Mineralogical and particulate morphological characterization of geophagic clayey soils from Botswana

  • G-I Ekosse
  • S Anyangwe
Keywords: Beneficiation, Geophagia, Kaolinite, Quartz, X-Ray powder diffractometry

Abstract

This study focused on determining the minerals composition and particle morphology of geophagic clayey soils from Botswana in order to infer on how they could influence human health. Six representative geophagic clayey soils from Botswana were mineralogically characterized using X-ray powder diffractometry (XRPD), optical microscopy, and environmental scanning electron microscopy (ESEM). Results of identified mineral phases revealed quartz (SiO2) as the most dominant in all samples constituting close to 70 wt %; followed by goethite (FeO.OH) having a mean concentration of 9 wt%, and kaolinite (Al2Si2O5(OH)4) with a mean concentration of 8 wt%. Other minerals present were smectite ((Na,Ca)(Al,Mg)6(Si4O10)3(OH)6-n(H2O)), mica (AB2-3(Al,Si)Si3O10)(F,OH)2), feldspar (Na/K(AlSi3O8)) and hematite (Fe2O3). The quartz particles were generally coarse; and angular to very angular in morphology. Due to ions present in goethite, kaolinite, and smectite, these minerals impact positively on properties of geophagic clayey soils and could possibly influence human health when consumed. The quartz particles could negatively affect dental enamel as a result of mastication; and cause abrasion of the walls of the gastro-intestinal tract which may lead to rupturing. Although the studied clayey soils could have potential to provide medicinal benefits to the consumer, there is need for beneficiation exercise to be conducted to reduce the coarse angular particles contained in them. It is therefore necessary for constructive efforts to be directed at beneficiating geophagic materials which will render them safe for human consumption.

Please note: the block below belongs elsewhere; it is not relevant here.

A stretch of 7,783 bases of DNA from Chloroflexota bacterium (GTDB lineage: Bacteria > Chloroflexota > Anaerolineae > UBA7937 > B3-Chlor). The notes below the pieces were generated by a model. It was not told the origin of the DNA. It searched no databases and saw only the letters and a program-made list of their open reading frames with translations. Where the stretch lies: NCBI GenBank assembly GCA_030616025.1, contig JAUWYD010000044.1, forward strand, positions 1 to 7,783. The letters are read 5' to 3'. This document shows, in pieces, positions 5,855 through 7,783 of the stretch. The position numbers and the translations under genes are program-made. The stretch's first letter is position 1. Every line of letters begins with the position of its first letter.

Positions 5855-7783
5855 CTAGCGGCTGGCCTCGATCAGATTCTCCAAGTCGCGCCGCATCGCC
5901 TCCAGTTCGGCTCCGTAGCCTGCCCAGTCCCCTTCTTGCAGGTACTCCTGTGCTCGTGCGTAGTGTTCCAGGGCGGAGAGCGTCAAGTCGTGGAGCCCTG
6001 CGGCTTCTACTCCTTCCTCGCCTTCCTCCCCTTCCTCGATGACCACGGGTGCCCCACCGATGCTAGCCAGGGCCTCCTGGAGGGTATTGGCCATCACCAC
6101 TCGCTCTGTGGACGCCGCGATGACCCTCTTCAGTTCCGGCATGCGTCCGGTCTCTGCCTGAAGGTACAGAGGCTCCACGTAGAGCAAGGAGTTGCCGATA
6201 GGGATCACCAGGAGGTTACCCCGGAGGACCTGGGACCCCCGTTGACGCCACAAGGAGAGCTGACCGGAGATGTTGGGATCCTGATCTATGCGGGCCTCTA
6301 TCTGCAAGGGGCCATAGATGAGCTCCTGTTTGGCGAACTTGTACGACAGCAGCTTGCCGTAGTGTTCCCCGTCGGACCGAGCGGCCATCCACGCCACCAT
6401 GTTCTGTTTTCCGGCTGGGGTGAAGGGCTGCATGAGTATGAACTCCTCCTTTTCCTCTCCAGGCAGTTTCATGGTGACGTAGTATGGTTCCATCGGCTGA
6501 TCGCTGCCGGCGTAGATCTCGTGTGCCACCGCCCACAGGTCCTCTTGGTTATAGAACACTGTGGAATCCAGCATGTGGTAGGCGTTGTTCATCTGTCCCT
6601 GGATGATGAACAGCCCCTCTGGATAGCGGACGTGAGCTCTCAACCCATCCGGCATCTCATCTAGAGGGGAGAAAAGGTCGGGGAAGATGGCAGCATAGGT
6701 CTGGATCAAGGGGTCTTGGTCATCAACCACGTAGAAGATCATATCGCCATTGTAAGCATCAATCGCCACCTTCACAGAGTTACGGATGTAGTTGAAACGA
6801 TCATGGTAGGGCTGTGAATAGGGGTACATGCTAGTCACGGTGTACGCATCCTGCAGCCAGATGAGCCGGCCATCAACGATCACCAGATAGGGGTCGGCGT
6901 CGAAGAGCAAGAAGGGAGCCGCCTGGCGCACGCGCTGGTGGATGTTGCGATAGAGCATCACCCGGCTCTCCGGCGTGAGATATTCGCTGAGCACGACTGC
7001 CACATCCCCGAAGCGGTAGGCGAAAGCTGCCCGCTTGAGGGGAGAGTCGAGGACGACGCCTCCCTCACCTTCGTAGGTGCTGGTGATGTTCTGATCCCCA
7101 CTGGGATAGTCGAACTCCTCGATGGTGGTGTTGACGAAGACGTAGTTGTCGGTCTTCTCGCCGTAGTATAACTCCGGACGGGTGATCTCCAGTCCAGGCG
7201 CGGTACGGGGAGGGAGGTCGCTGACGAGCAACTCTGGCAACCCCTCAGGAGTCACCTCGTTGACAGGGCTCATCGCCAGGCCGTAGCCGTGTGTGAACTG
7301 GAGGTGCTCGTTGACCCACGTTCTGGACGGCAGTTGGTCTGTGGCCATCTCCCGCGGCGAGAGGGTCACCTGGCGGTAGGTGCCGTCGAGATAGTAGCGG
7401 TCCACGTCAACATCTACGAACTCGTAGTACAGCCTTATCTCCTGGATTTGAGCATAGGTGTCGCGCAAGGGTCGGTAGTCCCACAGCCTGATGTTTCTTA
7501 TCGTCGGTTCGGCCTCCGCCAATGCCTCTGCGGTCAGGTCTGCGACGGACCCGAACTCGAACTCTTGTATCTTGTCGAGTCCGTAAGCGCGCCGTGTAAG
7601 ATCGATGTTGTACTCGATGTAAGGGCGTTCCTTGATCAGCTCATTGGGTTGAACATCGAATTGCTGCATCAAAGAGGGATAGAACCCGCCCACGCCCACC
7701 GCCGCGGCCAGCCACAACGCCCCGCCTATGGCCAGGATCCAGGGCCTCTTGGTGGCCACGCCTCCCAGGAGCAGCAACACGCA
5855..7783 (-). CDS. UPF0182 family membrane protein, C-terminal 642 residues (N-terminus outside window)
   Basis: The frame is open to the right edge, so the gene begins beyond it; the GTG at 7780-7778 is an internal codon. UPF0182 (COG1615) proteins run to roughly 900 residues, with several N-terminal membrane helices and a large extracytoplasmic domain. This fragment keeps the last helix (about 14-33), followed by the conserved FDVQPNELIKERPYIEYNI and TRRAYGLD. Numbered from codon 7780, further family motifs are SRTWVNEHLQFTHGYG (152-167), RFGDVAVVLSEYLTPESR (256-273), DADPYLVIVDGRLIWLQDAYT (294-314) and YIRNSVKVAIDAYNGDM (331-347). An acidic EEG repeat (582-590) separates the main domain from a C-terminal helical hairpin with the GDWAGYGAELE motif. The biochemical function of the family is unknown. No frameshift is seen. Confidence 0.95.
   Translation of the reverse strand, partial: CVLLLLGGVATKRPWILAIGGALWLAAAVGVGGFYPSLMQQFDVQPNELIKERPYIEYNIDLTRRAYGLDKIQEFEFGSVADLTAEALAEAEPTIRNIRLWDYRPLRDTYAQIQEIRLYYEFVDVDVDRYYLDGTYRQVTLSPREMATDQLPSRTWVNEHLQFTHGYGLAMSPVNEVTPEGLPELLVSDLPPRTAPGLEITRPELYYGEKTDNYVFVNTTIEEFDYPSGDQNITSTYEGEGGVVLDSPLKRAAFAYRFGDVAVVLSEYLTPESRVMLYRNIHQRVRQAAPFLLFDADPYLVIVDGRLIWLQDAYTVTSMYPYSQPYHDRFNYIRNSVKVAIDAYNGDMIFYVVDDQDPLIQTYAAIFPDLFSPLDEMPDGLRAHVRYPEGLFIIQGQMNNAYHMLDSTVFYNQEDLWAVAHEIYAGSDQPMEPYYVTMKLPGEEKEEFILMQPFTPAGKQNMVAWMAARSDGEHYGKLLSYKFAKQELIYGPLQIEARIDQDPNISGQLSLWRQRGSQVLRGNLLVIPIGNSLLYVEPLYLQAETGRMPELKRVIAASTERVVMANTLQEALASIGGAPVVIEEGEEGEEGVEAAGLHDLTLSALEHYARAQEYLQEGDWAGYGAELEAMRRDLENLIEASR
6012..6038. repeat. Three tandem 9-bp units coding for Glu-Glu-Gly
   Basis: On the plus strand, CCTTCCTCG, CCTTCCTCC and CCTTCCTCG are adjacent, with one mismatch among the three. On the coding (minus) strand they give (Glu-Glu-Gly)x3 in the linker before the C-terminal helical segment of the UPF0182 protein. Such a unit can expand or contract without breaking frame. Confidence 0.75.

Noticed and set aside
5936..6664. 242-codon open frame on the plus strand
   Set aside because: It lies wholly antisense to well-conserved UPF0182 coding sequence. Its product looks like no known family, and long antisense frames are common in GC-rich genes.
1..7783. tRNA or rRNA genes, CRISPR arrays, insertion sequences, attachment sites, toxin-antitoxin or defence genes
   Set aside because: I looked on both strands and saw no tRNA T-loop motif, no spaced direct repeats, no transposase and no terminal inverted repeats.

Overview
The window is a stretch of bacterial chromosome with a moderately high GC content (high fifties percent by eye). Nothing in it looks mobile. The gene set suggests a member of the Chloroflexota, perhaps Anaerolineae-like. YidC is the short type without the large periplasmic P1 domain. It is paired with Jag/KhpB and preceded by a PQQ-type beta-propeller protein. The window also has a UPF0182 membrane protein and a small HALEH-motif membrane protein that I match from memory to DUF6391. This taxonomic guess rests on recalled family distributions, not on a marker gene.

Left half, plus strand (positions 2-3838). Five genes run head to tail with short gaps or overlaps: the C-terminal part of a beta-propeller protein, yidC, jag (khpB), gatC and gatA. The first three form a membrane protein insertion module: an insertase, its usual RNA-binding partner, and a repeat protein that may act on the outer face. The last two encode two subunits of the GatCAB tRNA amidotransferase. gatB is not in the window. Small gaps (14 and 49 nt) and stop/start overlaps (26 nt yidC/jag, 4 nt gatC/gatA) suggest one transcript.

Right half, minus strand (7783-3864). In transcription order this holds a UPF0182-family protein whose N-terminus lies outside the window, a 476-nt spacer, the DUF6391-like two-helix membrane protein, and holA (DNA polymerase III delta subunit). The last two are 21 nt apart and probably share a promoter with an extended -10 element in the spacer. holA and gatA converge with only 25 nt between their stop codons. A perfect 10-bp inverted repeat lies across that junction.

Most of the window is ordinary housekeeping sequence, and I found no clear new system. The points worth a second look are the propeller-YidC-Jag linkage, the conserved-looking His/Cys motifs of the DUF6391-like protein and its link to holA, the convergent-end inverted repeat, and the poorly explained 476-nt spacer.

KEY WORDS: Beneficiation, Geophagia, Kaolinite, Quartz, X-Ray powder diffractometry

 

Bull. Chem. Soc. Ethiop. 2012, 26(3), 373-382.

DOI: http://dx.doi.org/10.4314/bcse.v26i3.6

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Articles

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eISSN: 1726-801X
print ISSN: 1011-3924